The president of the United States had just lobbed another racially charged insult – this time calling his former top African American adviser a “dog” – but Sen. John Cornyn, R-Texas, had no interest in talking about it.
“I’ve got more important things on my mind, so I really don’t have a comment on that,” said the Senate‘s No. 2 Republican, chuckling at the question.
Has President Donald Trump ever said anything on race that made Cornyn uncomfortable? “I think the most important thing is to pay attention to what the president does, which I think has been good for the country,” the senator demurred.
What about his constituents back home – are they concerned? “I know you have to ask these questions but I’m not going to talk about that,” Cornyn said, politely ending the brief interview in the basement of the U.S. Capitol. “I just think that’s an endless little wild goose chase and I’m not going there.”
And so it went last week among Republicans: As Trump immersed the nation in a new wave of fraught battles over race, most GOP lawmakers tried to ignore the topic altogether. The studied avoidance is a reflection of the enduring reluctance of Republicans to confront Trump’s often divisive and inflammatory rhetoric, in part because the president remains deeply popular within a party dominated by older white voters.
The Washington Post reached out to all 51 Republican senators and six House Republican leaders asking them to participate in a brief interview about Trump and race. Only three senators agreed to participate: Jeff Flake of Arizona, David Perdue of Georgia and Tim Scott of South Carolina, the only black Republican in the Senate.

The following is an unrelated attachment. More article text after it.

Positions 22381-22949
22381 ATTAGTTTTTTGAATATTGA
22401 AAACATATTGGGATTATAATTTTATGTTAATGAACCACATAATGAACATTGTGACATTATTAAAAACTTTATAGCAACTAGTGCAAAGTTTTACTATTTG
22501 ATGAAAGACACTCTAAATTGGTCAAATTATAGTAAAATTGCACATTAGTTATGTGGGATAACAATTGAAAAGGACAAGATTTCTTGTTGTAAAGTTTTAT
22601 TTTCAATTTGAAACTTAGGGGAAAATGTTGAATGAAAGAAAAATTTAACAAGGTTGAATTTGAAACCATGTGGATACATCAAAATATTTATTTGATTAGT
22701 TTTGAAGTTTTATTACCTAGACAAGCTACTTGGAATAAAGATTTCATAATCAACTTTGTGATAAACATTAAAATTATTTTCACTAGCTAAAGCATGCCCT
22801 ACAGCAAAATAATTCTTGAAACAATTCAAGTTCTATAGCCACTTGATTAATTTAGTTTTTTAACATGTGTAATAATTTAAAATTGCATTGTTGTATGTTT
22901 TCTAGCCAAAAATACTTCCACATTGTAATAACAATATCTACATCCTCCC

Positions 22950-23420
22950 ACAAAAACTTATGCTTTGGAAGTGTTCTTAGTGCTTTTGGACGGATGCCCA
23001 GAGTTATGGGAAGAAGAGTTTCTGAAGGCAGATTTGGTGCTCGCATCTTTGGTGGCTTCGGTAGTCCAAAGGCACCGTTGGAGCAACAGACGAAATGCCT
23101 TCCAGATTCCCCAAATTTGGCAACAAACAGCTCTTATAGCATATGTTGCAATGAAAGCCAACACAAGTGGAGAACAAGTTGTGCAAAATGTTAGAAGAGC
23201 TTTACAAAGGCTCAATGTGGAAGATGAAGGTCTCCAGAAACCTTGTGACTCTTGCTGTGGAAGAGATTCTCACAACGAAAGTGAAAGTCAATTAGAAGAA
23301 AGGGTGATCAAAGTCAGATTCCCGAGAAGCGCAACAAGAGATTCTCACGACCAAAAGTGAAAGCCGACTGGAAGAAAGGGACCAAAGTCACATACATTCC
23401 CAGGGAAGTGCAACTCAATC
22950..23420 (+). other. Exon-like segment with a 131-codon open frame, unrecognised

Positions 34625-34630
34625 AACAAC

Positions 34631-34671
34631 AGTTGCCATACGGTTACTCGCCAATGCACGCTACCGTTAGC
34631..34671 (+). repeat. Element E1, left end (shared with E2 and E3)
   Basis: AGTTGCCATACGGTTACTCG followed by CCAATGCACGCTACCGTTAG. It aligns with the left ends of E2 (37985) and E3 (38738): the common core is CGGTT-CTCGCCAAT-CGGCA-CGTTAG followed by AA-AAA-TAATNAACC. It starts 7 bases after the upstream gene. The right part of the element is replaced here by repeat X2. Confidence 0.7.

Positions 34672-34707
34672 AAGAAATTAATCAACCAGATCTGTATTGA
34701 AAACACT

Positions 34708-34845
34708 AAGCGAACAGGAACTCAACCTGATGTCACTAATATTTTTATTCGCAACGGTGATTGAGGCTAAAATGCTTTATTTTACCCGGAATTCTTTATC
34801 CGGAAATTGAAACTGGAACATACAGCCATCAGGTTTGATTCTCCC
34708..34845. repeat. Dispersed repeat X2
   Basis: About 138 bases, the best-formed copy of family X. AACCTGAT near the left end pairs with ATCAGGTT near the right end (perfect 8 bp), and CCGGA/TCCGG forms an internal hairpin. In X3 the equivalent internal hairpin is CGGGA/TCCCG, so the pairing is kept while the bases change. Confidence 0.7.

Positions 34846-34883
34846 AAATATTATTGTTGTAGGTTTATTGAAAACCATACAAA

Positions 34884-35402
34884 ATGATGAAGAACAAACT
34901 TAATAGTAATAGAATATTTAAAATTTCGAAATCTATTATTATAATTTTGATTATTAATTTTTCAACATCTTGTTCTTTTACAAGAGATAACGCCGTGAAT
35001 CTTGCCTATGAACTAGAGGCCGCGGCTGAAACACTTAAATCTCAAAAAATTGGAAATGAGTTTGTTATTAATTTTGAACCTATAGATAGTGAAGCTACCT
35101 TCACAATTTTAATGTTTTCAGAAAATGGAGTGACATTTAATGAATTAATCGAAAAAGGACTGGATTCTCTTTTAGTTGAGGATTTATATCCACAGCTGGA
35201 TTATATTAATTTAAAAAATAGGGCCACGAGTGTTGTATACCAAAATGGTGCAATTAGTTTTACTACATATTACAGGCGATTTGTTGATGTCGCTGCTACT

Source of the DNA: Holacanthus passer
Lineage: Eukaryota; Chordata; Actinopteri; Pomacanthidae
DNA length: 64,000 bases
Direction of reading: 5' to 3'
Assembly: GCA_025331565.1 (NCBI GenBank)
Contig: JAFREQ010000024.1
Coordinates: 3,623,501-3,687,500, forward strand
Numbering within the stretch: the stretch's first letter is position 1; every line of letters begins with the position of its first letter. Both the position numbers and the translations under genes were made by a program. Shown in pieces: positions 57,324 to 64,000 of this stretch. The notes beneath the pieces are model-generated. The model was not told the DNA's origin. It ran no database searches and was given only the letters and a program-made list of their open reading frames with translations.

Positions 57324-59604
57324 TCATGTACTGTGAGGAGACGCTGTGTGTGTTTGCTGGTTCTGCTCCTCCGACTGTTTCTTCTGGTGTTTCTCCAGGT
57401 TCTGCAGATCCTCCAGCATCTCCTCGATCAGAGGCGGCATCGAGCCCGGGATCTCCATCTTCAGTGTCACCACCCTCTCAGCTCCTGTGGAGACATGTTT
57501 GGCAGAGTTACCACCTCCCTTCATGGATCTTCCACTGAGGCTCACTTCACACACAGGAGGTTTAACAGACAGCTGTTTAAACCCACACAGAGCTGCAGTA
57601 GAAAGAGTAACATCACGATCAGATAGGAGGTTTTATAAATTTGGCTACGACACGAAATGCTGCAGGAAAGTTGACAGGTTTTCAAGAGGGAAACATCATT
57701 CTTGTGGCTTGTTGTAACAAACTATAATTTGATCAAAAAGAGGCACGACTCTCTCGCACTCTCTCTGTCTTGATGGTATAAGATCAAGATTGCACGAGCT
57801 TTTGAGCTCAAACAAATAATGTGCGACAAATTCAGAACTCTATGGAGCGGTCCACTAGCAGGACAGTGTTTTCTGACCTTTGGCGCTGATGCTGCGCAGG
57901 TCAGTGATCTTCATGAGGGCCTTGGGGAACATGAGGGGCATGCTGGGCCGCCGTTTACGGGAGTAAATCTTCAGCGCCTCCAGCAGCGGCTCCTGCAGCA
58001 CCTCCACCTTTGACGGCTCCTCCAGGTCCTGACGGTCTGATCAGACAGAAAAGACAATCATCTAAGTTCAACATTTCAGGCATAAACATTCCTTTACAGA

Flake, a frequent Trump critic who is retiring, rattled off examples when asked if there were times he felt Trump had been racially insensitive.
“It started long before his campaign, the whole Barack Obama, the birtherism . . . that was abhorrent, I thought,” Flake said in a phone interview. “And then you know, the Mexican rapists . . . on his first official day as a campaign. And then you know, Judge Curiel, the statement that he couldn’t judge because of his heritage. Failure to, you know, condemn in Charlottesville [Virginia]. Just the willingness to go there, all the time. Muslim ban. This kind of divide-and-conquer strategy. It’s just – it’s been one thing after another.”
Six other lawmakers granted impromptu interviews when approached in the Capitol, although most declined to be specific about whether they were uncomfortable with any of Trump’s statements on race. One exception was Sen. Bob Corker of Tennessee, another Trump critic who is leaving Congress in January.
“It’s a formula that I think they think works for them, as it relates to winning,” Corker said, referring to the use of divisive racial issues by Trump and his advisers. “I think that’s their kind of governing. I think that’s how they think they stay in power, is to divide.”
Several other lawmakers said they did not like some of Trump’s language, especially on race, but did not consider Trump to be racist.
Sen. John Thune, R-S.D., the No. 3 Republican in the Senate, said Trump’s description of former black adviser Omarosa Manigault Newman as a “dog” was “not appropriate, ever.” But he stopped short of pointing to a time when he felt the president had crossed a racial boundary.
“I just think that’s the way he reacts and the way he interacts with people who attack him,” Thune said. “I don’t condone it. But I think it’s probably part built into his – it’s just going to be in his DNA.”
The month of August – which included the first anniversary of the deadly white supremacist rally in Charlottesville – has seen Trump unleash a steady tide of racially charged invective, including questioning the intelligence of basketball star LeBron James, attacking Chinese college students and reviving his attacks on anthem protests by black NFL players. At one point last week, White House press secretary Sarah Huckabee Sanders said she could not guarantee that no audio recording exists of Trump using the n-word, as Manigault Newman alleges in her book.